Doctor Who Recap: Upgrade Is Progress

Neil Gaiman has, over the course of his career, become a brand name unto himself — one that may even match Doctor Who in terms of fan devotion and popularity. Bringing these two “brands” together leads to well-deserved shrieks of delight and an almost stomach-churning sense of anticipation, for if a slick fantasist like Gaiman cannot do Doctor Who justice, then who can?

“In terms of how Doctor Who and the mythos of Doctor Who has influenced my writing, I think it’s impossible for me to say because I have no idea, there’s no control out there. I can’t actually ever get to meet Neil Gaiman who, at the age of 3, wasn’t watching Doctor Who, at the age of 4 wasn’t imagining how things can be bigger on the inside, at the age of 5, wasn’t buying a copy or persuading his father to buy a copy of the Dalek World annual on Victoria Station. And taking it home and studying it and learning all about Daleks, and discovering that Daleks couldn’t see the color red, and then writing about the red Daleks and whether they were invisible to their friends, and discovering that measles was a Dalek disease. And not lots of people know, but I learned that because I read it in the Dalek World Anthology.” — Gaiman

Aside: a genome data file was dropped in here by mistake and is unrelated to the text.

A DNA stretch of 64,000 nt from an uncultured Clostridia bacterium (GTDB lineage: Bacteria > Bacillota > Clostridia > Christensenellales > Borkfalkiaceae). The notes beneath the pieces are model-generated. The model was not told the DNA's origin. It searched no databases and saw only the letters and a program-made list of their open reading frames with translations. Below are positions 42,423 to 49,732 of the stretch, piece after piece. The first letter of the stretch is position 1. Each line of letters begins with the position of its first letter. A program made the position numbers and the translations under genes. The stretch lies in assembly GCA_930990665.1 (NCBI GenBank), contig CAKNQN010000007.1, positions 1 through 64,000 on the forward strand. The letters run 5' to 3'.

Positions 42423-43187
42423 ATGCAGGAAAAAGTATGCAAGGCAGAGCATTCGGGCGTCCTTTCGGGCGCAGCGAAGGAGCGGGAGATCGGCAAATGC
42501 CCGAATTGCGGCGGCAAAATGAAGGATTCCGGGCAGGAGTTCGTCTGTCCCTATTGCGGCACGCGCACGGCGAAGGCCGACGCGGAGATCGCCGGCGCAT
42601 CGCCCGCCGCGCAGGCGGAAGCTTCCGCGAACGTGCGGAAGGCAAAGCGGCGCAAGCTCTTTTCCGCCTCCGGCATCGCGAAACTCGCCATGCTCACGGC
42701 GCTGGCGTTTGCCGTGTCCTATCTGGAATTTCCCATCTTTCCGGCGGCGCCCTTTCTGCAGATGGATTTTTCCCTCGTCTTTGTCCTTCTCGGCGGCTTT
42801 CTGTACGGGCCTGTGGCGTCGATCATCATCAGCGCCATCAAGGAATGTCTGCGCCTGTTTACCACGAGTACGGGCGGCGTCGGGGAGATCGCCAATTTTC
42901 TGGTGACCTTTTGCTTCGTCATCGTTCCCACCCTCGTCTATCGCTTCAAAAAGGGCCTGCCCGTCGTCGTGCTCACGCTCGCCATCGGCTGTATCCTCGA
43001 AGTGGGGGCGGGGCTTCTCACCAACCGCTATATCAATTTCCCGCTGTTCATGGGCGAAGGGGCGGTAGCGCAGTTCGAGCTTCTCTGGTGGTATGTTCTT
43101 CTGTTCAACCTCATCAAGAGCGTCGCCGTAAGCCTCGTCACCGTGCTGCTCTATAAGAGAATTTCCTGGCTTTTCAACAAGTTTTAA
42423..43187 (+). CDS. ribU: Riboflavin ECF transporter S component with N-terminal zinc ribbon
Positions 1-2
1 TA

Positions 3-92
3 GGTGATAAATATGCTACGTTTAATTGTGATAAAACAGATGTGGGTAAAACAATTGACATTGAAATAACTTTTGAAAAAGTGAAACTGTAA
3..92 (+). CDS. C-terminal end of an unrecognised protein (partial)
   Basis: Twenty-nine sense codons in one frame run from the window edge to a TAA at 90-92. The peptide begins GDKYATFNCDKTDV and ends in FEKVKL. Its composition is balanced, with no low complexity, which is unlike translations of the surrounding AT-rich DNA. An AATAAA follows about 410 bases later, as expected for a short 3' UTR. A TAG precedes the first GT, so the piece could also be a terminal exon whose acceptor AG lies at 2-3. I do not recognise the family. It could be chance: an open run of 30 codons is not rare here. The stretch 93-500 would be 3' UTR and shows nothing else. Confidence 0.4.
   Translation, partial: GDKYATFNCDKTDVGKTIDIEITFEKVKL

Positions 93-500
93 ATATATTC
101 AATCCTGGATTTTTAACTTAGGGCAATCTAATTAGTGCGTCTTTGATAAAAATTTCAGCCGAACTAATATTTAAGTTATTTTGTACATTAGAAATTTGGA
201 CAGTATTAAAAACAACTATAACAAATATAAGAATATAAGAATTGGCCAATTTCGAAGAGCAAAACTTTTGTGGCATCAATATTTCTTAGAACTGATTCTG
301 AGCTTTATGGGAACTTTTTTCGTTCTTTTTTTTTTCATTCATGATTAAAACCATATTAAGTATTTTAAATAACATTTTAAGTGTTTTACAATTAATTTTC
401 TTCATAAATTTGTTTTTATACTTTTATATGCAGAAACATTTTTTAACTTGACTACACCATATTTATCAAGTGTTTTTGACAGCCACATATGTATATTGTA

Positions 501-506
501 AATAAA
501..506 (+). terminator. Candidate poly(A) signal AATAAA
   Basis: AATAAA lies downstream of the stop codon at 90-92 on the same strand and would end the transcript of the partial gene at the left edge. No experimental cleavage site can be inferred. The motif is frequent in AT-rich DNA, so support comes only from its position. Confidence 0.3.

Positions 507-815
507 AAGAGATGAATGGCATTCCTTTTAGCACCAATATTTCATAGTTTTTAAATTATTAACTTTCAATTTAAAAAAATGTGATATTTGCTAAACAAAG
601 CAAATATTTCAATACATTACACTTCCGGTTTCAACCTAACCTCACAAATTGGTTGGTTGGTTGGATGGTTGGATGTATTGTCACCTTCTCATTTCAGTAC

Want to comment on this? First, you must log in to your SideReel account!